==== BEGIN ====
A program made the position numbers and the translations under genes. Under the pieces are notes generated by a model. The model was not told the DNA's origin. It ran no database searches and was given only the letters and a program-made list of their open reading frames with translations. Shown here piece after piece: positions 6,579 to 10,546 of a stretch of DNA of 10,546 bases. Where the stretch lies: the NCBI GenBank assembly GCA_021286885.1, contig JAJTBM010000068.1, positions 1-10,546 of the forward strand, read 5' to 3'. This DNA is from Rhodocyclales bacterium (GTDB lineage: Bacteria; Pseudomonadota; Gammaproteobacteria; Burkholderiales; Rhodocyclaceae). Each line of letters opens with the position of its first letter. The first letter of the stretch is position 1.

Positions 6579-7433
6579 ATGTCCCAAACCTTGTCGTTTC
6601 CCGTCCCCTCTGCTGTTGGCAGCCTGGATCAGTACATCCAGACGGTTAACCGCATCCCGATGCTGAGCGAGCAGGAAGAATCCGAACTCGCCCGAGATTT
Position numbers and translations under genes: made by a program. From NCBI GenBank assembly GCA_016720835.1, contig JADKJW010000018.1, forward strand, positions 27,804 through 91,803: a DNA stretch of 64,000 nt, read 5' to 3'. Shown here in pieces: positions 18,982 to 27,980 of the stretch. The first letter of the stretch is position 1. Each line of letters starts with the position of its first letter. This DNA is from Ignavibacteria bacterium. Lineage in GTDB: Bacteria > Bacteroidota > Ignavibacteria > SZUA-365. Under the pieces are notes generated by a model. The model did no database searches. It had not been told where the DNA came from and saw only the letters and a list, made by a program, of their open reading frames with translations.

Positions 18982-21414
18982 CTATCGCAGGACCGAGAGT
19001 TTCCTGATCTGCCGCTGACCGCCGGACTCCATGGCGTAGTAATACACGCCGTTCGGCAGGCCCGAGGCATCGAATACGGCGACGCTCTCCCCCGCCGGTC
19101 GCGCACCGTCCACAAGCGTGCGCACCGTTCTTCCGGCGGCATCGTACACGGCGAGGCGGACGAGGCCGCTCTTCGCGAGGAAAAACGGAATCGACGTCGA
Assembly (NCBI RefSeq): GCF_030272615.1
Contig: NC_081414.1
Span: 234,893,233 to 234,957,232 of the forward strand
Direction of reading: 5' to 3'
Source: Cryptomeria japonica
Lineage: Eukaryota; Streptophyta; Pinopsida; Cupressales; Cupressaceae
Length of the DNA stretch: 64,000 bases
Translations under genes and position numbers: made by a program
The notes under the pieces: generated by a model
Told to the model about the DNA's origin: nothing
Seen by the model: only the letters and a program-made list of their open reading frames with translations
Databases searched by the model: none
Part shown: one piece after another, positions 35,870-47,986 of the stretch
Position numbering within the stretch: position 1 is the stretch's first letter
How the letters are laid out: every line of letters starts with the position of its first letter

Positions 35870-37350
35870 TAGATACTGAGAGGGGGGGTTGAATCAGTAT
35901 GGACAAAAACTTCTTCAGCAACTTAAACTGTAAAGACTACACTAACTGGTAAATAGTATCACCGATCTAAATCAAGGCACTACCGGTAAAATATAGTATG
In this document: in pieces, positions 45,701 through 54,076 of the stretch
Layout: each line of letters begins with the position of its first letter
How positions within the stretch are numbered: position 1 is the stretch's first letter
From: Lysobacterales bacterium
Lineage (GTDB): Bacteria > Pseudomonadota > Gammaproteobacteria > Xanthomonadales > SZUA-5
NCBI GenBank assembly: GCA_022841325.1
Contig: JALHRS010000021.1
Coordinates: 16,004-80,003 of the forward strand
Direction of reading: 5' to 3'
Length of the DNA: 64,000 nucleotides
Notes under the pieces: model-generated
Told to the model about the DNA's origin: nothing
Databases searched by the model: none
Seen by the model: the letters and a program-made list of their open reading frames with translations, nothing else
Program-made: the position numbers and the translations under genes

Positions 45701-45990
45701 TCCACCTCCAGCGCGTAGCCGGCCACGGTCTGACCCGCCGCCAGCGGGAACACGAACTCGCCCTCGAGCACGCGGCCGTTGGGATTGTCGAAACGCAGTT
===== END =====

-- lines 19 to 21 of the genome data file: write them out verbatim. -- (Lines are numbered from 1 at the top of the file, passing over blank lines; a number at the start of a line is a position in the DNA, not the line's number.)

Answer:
Told to the model about the DNA's origin: nothing
Seen by the model: only the letters and a program-made list of their open reading frames with translations
Databases searched by the model: none